(b. 3 Mar. 1924).
Prime Minister of Japan 1994–6 Japan's first Socialist Prime Minister for forty-seven years, he was plucked from relative obscurity in late 1993 to lead the Japan Socialist Party (JSP) after its crushing defeat in the July 1993 House of Representatives poll. His party career prior to his election as leader was not marked by any conspicuous achievement, although he was a veteran of local and national politics, representing constituencies in the Oita prefecture for most of the postwar era. Possibly because he was so outstandingly unoutstanding, Murayama was chosen as the candidate to lead an unlikely and difficult coalition government in 1994. His administration included long-time political opponents, the JSP and the Liberal Democratic Party (LDP). In the event, Murayama proved to be a capable Prime Minister, not least in his defiance of widespread expectations that his coalition would collapse sooner. Aspects of Murayama's administration were dogged by criticism, such as the government's tardy response to the humanitarian emergency that resulted from the Kobe earthquake of 17 January 1995 and the financial crisis of the same year involving the collapse of housing loan corporations. Nevertheless there were some qualified successes in facing up to Japan's legacy from World War II. He also took a measure of credit for the resolution of other long-standing controversies such as the Minamata mercury poisoning case.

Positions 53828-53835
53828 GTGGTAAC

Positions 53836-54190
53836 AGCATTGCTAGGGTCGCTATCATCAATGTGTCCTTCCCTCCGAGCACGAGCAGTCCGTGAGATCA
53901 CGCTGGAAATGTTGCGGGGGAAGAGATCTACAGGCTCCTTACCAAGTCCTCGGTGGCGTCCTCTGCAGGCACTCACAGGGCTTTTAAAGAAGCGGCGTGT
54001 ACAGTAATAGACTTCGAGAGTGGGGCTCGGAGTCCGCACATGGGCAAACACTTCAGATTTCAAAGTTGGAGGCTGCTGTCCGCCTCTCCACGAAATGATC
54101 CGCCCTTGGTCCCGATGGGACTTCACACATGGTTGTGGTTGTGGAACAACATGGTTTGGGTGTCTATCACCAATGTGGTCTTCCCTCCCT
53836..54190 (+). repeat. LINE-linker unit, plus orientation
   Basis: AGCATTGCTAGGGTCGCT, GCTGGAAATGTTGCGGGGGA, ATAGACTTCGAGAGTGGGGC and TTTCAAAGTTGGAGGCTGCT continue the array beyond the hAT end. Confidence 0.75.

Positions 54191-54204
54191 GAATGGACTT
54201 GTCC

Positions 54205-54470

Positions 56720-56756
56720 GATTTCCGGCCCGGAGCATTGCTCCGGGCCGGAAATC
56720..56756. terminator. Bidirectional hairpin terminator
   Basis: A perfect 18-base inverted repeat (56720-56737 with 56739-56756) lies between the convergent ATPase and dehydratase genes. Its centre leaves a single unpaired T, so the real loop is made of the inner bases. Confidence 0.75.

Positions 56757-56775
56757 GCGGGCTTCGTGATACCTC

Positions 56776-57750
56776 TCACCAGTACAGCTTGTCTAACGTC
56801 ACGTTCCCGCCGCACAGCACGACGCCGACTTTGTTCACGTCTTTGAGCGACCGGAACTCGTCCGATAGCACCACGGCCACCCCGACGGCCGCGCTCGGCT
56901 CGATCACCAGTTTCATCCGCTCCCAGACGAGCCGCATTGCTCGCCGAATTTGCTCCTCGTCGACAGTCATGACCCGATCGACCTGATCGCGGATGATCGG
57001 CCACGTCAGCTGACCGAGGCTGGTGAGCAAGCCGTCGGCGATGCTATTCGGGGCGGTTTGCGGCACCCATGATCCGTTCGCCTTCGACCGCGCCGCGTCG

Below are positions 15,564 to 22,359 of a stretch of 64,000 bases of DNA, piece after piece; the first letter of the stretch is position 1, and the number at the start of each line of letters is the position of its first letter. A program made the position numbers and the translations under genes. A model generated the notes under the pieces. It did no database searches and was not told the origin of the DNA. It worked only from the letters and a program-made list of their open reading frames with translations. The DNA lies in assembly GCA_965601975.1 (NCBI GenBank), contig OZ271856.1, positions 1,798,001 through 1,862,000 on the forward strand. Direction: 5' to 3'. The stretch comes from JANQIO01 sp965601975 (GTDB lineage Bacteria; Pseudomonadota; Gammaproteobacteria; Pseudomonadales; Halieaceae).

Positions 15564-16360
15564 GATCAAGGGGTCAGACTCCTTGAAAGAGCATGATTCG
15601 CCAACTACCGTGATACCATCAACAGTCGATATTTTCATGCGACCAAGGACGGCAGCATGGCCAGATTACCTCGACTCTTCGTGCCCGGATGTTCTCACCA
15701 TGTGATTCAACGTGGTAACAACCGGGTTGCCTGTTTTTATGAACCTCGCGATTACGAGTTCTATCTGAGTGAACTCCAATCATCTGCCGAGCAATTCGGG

Subjects: Contemporary History (Post 1945).